Well, it was trouble, all right. Dozens of tries later the reindeer had exhausted themselves, and still the sleigh wouldn’t budge. You see, the sleigh had come down in slush created by the effort of the seals to keep Ulf’s polynya open. The slush had frozen around the sleigh’s titanium-oregonium runners and formed an iron-hard bond. Nothing would chip it; the penguins had a go, but their feet were too soft and squid-slick to make a mark. The seals tried gnawing at the ice but made hardly a scratch.
All Ulf had to offer was the remains of the cider, which, being magical seasonal orange-apple cider, had a bit of a glow to it; but when poured on the runners of the sled it made nothing more than a puff of steam and a nice smell.
Santa was truly stuck.
Someone proposed hustling back to the compound to fetch some engineering elves and a few tools, but that was a forlorn idea, since the reindeer can’t fly without the sleigh anyway. Even if elves could be fetched they would be a long time coming and most likely they’d all be half in the bag by now, and who could blame them with the mission accomplished and the sled seen off? Santa fell into the slough of despond as he realized that it was his fault. Even Santa gets the HIndsight Blues. He sat, chin on his chest, surrounded by toys. The others knew enough to leave him alone.
After a minute, out of habit, Santa fumbled out the packet of letters. By the starlight he considered them. Santa didn’t pick out the letters from the best kids or the worst, or the best written or the most whiny; he always picked the most sincere letters. As everyone knows, it’s not possible to be good all the time, but it is possible to be sincere and to be honest, and to write your heart. It was those letters that Santa carried with him, and he believed that they kept him warm on his long and arduous journey.
He read a letter or two, and then sat up suddenly. “Hey! Everybody! Listen to this!”
They crowded around. Santa read:
I have been pretty good. I’ve tried my best. I love you because you care about everybody, and because you bring toys.” (This was the sincere part.)
“I want a Hot Wheels Volcano for Christmas, and a baby sister. I want the Hot Wheels Volcano a lot, but I want the baby sister the most.” (That was pretty sincere, too. The reindeer, used to greedy and whiny kids, were impressed.)
The reindeer fidgeted a bit. Finally Calypso spoke up:
“Yeah, sure, that’s real nice and all, but what’s the point, Cap? Like, we’re stuck here. Calvin seems like a sweet kid and all, but, like, So?”
Santa seemed to have undergone a change. He stood tall in the seat, and laughed, and looked at his watch. “We’ll make it yet!” he cried. Then, stunning everyone, even the phlegmatic penguins, his great laugh pealed forth: “HO HO HO HO HO!”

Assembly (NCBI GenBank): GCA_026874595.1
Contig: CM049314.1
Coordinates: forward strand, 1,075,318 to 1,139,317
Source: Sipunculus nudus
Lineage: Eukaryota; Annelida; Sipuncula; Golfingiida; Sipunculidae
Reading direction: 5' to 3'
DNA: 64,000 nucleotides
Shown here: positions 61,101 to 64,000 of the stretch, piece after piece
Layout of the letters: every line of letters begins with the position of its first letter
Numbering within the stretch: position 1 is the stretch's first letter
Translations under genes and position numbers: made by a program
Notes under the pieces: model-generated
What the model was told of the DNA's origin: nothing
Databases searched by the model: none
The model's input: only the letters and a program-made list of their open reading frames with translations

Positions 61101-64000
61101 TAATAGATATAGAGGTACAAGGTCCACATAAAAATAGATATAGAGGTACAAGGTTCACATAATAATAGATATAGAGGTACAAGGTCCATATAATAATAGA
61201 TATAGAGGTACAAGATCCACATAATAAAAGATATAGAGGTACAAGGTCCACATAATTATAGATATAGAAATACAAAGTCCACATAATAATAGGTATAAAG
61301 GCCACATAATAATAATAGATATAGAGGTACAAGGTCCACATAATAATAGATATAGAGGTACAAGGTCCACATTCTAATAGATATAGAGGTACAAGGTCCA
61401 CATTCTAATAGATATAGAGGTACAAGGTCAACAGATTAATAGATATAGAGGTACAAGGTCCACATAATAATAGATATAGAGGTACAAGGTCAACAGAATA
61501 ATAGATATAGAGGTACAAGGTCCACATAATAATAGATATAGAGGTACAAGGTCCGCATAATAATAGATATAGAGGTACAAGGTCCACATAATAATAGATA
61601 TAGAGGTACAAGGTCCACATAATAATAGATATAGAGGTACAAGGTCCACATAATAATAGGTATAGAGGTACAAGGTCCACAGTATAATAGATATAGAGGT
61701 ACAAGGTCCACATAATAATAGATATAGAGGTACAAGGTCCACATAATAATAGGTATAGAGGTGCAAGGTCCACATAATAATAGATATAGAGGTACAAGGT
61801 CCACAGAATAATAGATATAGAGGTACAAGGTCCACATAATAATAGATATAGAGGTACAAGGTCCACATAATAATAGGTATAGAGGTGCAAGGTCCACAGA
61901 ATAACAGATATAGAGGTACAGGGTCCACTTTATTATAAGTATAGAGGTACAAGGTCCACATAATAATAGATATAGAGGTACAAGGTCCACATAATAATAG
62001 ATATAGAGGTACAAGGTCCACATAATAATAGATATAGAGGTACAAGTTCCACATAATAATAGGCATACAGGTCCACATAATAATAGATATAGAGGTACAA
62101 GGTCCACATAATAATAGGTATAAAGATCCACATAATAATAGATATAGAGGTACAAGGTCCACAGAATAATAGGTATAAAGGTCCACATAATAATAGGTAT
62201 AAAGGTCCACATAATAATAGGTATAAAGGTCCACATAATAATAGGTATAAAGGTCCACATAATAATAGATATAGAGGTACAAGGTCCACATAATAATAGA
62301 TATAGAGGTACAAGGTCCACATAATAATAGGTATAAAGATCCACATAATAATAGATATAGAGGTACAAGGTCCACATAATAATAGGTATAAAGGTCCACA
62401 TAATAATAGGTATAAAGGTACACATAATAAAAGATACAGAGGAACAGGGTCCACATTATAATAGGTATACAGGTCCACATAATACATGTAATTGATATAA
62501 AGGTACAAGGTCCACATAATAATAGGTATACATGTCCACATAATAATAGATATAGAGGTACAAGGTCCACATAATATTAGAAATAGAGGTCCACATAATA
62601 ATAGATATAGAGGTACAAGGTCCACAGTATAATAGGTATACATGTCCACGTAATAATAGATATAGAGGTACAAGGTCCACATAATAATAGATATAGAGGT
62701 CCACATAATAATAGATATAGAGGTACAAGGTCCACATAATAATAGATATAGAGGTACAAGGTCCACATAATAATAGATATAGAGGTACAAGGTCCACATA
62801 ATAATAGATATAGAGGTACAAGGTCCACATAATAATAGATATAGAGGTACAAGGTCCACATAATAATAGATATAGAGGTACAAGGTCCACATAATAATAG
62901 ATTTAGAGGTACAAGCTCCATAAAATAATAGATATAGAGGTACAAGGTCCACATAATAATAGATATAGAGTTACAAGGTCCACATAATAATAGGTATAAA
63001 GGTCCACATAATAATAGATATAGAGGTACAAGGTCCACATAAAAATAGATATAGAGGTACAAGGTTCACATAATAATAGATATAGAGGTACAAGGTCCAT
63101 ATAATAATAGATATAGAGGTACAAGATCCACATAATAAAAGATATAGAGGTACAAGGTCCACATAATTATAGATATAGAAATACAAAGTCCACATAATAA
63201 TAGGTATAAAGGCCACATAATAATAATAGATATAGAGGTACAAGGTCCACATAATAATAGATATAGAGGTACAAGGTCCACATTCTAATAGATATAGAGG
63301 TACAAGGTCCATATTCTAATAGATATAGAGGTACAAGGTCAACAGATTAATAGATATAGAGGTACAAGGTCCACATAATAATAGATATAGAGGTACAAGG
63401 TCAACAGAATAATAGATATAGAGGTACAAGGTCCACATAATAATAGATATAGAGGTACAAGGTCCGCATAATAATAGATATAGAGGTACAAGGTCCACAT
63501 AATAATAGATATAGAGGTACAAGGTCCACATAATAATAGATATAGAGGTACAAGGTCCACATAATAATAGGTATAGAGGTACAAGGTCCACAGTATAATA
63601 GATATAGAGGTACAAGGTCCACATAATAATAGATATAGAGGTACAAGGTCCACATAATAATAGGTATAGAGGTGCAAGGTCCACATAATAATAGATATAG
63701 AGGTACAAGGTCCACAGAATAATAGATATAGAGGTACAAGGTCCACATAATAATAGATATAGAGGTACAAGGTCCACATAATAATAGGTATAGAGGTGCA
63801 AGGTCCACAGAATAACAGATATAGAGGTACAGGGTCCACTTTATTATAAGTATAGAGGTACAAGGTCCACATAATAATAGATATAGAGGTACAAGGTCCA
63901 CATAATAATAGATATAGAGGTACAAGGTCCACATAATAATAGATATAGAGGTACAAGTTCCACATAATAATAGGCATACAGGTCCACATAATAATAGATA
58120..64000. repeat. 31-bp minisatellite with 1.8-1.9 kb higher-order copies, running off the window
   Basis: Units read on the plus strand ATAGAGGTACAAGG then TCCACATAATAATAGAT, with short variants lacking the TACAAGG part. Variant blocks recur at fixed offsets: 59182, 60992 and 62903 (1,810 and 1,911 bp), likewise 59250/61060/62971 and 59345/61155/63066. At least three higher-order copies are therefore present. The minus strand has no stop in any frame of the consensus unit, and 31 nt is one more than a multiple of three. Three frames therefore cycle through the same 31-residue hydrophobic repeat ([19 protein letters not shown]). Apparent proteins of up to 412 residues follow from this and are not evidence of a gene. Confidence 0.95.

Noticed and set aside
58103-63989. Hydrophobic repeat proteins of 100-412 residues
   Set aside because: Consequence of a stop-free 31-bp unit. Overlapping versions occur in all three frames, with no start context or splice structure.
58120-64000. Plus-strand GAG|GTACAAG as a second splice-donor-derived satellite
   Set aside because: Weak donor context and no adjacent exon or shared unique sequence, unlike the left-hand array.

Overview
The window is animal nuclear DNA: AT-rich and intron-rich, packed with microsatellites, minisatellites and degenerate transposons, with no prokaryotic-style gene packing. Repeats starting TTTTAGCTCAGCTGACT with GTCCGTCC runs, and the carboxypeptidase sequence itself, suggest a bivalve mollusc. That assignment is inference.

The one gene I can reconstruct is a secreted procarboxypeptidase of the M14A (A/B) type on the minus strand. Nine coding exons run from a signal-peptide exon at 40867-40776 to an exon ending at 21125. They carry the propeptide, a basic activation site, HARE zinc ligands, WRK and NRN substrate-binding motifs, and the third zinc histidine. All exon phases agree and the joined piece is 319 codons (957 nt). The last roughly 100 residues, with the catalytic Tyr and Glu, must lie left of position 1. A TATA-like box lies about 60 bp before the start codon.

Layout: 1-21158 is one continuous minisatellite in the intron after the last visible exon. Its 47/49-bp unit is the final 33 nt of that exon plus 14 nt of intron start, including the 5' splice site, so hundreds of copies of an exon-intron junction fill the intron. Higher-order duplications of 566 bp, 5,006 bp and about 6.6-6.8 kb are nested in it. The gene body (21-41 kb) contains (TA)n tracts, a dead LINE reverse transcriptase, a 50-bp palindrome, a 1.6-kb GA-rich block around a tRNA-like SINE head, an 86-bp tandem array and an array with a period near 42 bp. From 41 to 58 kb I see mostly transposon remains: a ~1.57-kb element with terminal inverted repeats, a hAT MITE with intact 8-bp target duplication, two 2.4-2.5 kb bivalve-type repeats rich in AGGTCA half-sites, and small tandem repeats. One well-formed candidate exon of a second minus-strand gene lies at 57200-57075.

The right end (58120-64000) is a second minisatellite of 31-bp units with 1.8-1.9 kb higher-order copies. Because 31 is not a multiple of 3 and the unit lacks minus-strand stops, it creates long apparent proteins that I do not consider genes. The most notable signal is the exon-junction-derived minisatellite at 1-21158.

The reindeer stood, embarrassed; it seemed that Santa had slipped his clutch. The prospect of the worst, most discombobulated Christmas ever had unhinged him. They milled about a bit, then finally Blitzen said, “Santa? You ok?”
But Santa was invisible, except one of his boots. He had dived into his “Mostly Nice Eastern US” sack and was rooting around furiously. Gifts of all descriptions were flying out: Gameboys, hockey sticks, Tickle-me Barbies, everything. Then he raised up, triumphant, a large oblong gift in his hand. The tag said “Calvin.”
The reindeer were shocked. “Boss–I know what you’re thinkin’,” said Calypso. “But you can’t! You can’t open a kid’s present once it’s packed!”
It was true. The magic that allows the sleigh to cover the world in a night, with all those gifts in it at once, and make not a single mistake–as everyone knows–requires that, once packed, the packages can’t be disturbed, can’t be opened, until Christmas morning–or all will disappear in a puff of smoke, a puff that does not smell nice.
“HO HO HO!” Santa laughed triumphantly. “You’re forgetting something!”
A long pause. Eureka, a very clever reindeer, suddenly spoke up. “He’s right! The love rule! He can open it!”
Santa nodded, smiling. The other reindeer looked sheepish. They were athletes, after all; they couldn’t be expected to keep up with such technicalities as the Love Rule. That was for the legal staff.
Santa explained. “A child who makes a request out of love is exempt from the Packing Magic. That way if the request can be honored, then the child’s present can be exchanged even at the last minute. A child’s sacrifice is sacred; everyone knows that. Calvin asked for a baby sister, said he wanted that more than his present. Clearly the Love Rule obtains. We can open the package!”
Donner spoke what all were thinking, in his quiet and reasonable captain’s voice: “But Santa. If you open it, then Calvin won’t get a gift for Christmas.”
Everybody paused. Santa glanced at the letter again, and in a more sober voice he said, “That’s true. That’s true, Donner. But we open it anyway, or nobody will get a gift. It’s our only hope.” And he did.
And it was a volcano, of course, which everyone knows is a very hot thing, with a convenient spout for aiming. Working quickly, Santa was able to thaw out the runners of the sleigh and break it free, repack the gifts, and take up the reins. He patted his heart, where he kept his letters folded–and where he had returned Calvin’s letter, of course–and took up the reins. One by one the reindeer frisked themselves in the usual way, took a deep breath yet again, and strained against the reins. Santa laughed his usual loud “HO HO HO” and the sleigh arced into the brilliant-starred polar night.
Calvin’s Hot Wheels Volcano was used up in the process of thawing the sled runners, and it was broken a bit and crunched here and there, and singed and melted and some of the smaller parts were lost in the snow and the ice and the excitement, and it wouldn’t fit in the package any more anyway, so Santa left it with Ulf in payment for the next year’s lease.
According to the Love Rule, Calvin wouldn’t get the present anyway; it was used up, in another sense. And since the thing Calvin wanted most, the baby sister, takes a while to organize, not to mention some teamwork from Mom and Dad, it came to pass that Calvin arose early on Christmas morning and came downstairs and found some gifts from his mother and father and grandmas and grandpas and all the other people he loved, and a stocking full of goodies, but no present from Santa. He was surprised, and a bit sad, but being a sincere and loving little boy he trusted things to be right where Santa was concerned. His parents seemed a bit confused as well, for reasons that Calvin wouldn’t understand for a few more years.
Later that day Calvin put on his coat to go to visit his friend Summer, and found a note in his pocket. It was written in a bold slanting fountain-pen hand. Here’s what it said:
I’d like to thank you for your nice letter. I regret that I couldn’t give you the present you requested for Christmas this year, but you can expect it sometime next year. Sometimes gifts aren’t what they seem to be, and sometimes love isn’t what it thinks it is, but giving is always what it needs to be. For that reason all the world thanks you today.
Calvin paused a moment with the note in his hand. He didn’t understand it, but he smiled anyway, and ran out into the brilliant icy morning.